It happens today. It happened before we were born. Maybe it will always happen. But, its real. Injustice will continue to reign until we begin to stand up to it. For me to put it in really practical terms… we believe it is an injustice that people don’t have clean water. The crisis is huge. You’ve read about the need. People don’t have water because of a cast system, because their government won’t help them, because people don’t take time to educate them… day in and day out people are dragged into injustice. I believe it could be said that bringing clean water is one of the most tangible forms of justice today. As I watched The Hunger Games, my heart was so broken in thinking about the things I have witnessed just in the past year. I was filled with questions about the world and of myself. Did I do enough? Did I plead their cause? The task can seem quite daunting.
Here was a movie theater full of people like us. Many thinking to themselves: My gosh, I am so glad we don’t live in a society that would endorse such treatment of children! It’s true. The United States has done a good job (in some ways) to protect human life. The do not run a game once a year where 23 children die for no good reason. But, I can’t help but think about this audience. They sighed and teared up when Rue from District 11 was killed; their hearts raced as Katniss volunteered herself to participate in the games; they rooted for the underdog; they became so involved with the characters’ desire for survival, for her own pursuit of justice. I think its great. But, I left the theater thinking What IF people became this passionate about a real injustice? There surely are enough out there.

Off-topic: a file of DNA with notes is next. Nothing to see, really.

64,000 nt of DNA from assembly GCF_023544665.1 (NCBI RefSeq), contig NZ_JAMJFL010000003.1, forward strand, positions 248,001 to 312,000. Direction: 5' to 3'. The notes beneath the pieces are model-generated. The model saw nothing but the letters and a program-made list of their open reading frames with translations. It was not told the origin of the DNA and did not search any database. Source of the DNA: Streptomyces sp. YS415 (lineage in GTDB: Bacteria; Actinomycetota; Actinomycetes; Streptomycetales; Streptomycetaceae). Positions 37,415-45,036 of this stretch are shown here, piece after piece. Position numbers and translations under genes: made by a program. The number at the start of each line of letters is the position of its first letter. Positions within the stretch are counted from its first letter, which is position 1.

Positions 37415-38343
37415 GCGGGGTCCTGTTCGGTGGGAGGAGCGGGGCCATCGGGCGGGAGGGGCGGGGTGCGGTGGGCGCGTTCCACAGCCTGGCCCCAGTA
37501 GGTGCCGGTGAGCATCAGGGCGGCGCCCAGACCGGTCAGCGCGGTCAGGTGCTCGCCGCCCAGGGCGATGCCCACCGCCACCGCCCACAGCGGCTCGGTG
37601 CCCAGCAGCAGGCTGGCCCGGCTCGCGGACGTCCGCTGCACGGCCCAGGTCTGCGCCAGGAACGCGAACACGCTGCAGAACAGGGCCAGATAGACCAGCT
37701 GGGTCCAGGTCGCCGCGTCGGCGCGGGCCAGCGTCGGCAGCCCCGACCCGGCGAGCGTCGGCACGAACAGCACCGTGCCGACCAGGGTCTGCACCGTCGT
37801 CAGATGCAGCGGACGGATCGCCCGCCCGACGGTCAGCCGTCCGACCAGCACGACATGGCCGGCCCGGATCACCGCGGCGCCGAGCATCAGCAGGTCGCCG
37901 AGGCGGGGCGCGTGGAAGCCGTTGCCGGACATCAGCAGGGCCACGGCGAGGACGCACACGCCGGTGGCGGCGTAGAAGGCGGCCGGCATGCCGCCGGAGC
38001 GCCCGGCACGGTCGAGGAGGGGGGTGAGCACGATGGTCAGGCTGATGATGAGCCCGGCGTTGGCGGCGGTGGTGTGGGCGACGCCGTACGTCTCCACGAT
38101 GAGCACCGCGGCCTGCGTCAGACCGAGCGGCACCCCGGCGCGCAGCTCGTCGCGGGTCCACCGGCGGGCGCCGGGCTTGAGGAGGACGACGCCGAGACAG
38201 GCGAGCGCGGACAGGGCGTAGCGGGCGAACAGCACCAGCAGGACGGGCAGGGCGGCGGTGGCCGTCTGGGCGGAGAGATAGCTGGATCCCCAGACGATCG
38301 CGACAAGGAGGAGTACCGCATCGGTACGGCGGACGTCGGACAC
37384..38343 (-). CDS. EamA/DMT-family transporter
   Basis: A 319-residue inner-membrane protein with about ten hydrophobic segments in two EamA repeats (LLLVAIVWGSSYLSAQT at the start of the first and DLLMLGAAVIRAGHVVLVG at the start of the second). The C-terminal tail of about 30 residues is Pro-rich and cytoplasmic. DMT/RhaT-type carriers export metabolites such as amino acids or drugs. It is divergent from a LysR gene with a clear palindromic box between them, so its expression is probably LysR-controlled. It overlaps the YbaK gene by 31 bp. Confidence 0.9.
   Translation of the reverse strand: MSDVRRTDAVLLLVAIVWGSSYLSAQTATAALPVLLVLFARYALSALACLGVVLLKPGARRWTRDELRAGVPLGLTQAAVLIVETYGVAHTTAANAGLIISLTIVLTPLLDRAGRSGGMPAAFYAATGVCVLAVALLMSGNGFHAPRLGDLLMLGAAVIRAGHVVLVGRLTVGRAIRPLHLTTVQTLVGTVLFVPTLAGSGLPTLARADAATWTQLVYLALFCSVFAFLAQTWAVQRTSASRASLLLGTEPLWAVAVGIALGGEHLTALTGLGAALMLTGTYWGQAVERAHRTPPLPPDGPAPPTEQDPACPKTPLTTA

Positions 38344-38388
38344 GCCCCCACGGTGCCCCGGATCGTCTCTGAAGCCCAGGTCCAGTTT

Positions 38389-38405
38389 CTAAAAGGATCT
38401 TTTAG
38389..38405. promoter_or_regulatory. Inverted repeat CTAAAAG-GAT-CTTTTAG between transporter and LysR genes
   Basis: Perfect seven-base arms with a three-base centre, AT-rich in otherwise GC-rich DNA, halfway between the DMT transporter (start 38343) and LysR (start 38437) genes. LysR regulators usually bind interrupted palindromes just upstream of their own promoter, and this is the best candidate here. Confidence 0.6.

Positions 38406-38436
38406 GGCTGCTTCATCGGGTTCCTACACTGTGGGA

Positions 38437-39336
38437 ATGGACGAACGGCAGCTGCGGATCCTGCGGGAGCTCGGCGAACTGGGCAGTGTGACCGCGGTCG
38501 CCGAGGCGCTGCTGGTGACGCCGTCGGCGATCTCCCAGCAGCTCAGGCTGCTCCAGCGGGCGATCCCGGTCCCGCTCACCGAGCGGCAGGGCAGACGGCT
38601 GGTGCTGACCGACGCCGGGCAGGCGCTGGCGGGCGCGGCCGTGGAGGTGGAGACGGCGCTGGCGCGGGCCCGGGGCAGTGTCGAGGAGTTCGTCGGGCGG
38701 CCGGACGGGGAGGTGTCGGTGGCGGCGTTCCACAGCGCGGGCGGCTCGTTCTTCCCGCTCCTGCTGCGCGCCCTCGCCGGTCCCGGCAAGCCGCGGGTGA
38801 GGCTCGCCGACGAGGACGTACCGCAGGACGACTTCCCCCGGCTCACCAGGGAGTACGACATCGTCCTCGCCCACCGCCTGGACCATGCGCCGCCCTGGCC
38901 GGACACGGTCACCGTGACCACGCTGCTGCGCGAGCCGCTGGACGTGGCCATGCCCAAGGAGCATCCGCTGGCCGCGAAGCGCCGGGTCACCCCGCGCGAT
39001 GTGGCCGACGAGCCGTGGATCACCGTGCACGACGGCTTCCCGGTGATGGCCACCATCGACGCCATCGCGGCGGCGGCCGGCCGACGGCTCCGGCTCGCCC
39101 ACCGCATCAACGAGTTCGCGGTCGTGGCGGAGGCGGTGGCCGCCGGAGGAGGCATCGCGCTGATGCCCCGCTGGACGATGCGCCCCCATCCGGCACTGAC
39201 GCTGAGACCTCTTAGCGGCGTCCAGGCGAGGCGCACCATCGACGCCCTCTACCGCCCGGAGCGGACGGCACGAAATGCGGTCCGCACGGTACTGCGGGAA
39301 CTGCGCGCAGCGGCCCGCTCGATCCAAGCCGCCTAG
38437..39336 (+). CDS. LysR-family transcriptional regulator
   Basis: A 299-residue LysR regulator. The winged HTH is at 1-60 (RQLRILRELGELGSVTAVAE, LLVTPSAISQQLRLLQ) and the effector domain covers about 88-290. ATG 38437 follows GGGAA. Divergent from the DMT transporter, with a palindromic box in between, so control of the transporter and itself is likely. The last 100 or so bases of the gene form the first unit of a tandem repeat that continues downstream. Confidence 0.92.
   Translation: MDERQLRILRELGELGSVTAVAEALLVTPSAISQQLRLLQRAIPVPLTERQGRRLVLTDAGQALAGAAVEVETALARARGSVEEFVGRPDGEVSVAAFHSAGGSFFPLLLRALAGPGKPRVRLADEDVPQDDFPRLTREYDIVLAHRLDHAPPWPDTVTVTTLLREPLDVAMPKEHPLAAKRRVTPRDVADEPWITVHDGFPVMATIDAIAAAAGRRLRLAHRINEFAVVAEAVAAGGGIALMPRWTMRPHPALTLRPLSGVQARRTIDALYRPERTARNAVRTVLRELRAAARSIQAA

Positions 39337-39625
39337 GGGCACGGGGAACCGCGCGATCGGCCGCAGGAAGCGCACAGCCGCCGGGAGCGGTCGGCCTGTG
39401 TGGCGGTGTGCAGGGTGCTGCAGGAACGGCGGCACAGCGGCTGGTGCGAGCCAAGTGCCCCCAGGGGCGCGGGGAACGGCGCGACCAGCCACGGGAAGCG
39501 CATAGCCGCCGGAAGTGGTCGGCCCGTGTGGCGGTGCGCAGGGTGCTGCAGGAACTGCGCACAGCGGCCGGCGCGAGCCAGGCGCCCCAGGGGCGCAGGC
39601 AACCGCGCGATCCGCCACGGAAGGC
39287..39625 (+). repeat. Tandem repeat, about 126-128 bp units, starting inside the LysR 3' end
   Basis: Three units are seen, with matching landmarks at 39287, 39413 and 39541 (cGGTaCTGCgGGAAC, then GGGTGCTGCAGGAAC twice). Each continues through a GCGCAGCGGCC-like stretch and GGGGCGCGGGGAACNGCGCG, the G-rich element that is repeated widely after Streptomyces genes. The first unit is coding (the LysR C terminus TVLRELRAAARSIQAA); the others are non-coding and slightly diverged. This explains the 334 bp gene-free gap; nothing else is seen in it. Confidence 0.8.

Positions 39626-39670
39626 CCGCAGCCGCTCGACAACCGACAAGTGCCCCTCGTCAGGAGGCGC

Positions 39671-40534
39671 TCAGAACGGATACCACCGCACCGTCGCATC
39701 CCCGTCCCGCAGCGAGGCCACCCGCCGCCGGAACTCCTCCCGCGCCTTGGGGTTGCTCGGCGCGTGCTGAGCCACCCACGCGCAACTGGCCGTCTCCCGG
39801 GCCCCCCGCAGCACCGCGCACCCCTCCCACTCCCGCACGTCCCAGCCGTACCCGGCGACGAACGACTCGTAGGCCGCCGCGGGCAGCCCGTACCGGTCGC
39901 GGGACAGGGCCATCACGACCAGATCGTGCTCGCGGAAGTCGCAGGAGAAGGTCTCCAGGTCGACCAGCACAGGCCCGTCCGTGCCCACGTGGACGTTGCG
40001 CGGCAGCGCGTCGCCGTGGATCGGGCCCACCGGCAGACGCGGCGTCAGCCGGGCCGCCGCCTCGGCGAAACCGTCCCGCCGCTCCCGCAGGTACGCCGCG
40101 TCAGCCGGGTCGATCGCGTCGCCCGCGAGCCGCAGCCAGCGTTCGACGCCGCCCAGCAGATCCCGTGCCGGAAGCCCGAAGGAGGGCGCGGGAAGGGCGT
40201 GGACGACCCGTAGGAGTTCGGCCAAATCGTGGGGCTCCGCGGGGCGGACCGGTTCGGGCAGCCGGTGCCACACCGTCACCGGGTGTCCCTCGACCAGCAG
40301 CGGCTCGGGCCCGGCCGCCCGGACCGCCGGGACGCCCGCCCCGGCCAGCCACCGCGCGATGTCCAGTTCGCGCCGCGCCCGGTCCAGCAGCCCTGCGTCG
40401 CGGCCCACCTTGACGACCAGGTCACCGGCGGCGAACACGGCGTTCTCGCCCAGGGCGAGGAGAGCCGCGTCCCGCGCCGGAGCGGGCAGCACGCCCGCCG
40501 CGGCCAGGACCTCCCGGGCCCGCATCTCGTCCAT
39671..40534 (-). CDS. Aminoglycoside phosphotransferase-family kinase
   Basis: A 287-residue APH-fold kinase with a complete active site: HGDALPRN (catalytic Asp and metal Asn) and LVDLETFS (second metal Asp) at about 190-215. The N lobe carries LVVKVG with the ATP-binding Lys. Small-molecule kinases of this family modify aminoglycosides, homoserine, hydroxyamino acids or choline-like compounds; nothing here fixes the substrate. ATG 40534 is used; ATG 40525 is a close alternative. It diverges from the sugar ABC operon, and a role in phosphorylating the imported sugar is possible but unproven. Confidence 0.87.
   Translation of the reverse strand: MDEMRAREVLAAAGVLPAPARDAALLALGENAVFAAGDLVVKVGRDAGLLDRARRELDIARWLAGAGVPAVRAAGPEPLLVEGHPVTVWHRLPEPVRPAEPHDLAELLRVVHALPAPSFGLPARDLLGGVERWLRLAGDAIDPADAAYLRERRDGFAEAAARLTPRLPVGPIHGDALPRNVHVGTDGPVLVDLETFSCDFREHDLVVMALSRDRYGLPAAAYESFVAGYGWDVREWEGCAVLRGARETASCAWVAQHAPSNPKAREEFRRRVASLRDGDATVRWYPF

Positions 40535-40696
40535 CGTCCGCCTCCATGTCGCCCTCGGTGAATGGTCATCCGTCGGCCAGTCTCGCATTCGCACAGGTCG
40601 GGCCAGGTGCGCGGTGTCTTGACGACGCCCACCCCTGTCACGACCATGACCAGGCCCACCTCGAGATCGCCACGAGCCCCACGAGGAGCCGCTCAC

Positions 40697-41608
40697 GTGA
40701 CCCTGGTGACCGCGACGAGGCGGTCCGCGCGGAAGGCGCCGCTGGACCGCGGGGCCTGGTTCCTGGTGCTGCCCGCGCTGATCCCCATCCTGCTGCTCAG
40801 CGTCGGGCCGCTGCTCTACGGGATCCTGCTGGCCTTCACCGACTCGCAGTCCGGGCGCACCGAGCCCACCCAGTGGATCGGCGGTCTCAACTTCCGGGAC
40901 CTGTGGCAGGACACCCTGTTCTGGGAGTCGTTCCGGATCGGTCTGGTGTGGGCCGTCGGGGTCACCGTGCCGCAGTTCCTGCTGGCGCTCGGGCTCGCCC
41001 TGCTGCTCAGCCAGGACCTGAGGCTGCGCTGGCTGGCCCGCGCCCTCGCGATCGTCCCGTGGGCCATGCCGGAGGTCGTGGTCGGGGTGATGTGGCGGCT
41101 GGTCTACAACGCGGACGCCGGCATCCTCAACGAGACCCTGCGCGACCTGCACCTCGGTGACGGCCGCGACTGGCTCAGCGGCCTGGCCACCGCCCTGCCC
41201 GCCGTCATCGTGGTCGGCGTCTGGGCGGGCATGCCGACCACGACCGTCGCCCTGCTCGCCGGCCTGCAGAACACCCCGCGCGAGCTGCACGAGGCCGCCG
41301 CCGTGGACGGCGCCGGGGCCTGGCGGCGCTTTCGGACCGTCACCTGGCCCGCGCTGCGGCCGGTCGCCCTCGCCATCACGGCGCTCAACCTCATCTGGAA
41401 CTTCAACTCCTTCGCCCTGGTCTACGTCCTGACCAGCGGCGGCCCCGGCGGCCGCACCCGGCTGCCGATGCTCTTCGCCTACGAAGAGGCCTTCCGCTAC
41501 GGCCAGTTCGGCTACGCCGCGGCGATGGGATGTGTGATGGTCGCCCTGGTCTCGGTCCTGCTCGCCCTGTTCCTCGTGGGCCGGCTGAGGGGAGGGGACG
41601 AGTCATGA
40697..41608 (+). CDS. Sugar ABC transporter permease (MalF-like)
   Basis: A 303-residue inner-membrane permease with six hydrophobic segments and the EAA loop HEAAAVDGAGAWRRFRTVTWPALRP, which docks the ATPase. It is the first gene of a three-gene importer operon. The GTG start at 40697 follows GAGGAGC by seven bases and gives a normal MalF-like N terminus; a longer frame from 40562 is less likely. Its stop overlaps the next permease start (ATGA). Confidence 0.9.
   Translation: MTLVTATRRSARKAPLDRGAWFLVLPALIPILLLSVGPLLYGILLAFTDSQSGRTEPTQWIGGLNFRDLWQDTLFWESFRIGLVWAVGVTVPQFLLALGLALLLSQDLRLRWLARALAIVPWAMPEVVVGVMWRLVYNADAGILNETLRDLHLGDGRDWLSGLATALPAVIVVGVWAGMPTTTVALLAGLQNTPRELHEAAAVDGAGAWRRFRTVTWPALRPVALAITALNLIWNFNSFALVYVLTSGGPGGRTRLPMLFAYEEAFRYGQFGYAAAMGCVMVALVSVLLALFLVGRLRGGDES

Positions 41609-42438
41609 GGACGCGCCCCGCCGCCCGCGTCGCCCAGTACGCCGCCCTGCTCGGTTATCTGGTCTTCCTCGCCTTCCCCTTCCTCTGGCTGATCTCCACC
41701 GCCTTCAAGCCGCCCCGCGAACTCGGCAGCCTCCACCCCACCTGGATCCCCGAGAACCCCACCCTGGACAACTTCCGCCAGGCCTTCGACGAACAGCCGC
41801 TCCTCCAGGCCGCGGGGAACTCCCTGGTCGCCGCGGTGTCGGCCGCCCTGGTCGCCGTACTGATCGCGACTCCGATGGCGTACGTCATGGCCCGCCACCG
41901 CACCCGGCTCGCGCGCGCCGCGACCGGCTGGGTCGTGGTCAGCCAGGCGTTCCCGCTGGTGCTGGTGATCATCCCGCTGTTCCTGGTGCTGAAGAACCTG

Hope from The Hunger Games (Watch This)
Hope. That’s the other part, right? This part was meant for evil, but the words are true: The only thing stronger than fear is hope. And, when its not contained? People begin to change. Attitudes begin to move. We begin to believe in the things in the deepest part of our hearts. That’s hope, I think! This hope of believing in your God-given talents, desires and dreams. This is a hope that should not be squashed by not having access to clean water or being sold into slavery. This is a hope that everyone has a right to have. And, yes, an injustice when that right is taken away. I think its ok to get shaken up about it. I am.
Thank goodness there’s a little more to this story. As a believer, this also means that I have something to hope IN. My efforts don’t end with me. Though I am equipped, I will fail. When I fail, Hope will endure. I want to spend my life being a messenger of this hope. I believe there is too much talking and not enough action in various places in society (myself included many times). Let’s start doing something. Let’s start being something. Let that sense of injustice you felt when watching two hours of scripted injustice carry over into your lives. What is it you feel passionate to fight for?
We fight for clean water. We fight for the rights of children to live to see their teens and after. We stand behind women who would rather focus on their small businesses and families than collect water for the entire day. We believe in the family unit who doesn’t have to take their children out of school to collect water. We fight with the people who are tired of their water giving them diseases, preventing them from moving forward. Most of all though, we want our lives to fight for hope. Hope for the Haitians; Hope for the priviledged; Hope for the needy; Hope for all.
Bet you didn’t know my post about The Hunger Games could turn into this…haha. I know!